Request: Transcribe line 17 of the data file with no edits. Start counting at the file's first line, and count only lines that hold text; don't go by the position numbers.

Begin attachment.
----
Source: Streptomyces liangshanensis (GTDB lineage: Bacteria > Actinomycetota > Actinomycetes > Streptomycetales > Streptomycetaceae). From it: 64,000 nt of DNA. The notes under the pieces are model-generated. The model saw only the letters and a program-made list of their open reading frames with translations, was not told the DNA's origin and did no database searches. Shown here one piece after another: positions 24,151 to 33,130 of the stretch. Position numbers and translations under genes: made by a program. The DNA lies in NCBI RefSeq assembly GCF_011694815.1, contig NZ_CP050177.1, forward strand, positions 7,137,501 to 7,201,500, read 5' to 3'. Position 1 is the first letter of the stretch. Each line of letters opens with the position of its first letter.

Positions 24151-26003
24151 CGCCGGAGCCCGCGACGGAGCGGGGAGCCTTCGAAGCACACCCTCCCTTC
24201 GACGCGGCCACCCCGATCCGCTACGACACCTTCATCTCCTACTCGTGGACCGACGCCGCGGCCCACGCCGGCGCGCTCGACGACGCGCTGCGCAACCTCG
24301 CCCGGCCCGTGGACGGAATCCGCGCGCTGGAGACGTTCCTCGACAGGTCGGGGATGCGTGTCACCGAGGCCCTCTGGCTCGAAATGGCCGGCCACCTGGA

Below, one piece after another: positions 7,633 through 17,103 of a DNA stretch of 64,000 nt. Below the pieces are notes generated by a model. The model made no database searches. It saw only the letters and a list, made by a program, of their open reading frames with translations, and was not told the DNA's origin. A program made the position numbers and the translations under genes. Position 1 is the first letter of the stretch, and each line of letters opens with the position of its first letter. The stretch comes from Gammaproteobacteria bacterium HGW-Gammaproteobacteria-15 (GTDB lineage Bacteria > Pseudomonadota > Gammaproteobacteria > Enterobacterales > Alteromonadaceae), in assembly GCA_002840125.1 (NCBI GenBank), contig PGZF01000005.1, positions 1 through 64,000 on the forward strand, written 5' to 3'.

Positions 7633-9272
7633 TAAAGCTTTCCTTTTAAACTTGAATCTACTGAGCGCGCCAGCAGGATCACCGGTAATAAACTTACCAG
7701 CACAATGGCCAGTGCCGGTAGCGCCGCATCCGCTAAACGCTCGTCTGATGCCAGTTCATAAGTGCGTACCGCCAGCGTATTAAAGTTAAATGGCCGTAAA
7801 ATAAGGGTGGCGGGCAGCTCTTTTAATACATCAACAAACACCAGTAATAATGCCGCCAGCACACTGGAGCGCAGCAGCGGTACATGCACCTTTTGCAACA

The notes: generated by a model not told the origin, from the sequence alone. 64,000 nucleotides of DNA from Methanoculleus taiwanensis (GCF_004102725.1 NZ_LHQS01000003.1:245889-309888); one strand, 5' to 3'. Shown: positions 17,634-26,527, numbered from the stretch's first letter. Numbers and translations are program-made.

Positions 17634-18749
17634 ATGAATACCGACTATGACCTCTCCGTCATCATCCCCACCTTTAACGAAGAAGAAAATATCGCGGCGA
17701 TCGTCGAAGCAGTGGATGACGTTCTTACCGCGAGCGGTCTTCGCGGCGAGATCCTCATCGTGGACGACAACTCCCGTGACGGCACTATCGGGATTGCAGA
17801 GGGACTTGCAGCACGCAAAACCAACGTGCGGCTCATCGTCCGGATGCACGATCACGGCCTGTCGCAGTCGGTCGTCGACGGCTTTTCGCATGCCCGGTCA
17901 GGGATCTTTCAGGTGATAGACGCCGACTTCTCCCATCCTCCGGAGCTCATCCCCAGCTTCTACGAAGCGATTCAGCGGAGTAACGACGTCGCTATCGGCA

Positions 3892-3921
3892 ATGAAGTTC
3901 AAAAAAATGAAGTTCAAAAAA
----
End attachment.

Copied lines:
Positions 3892-3921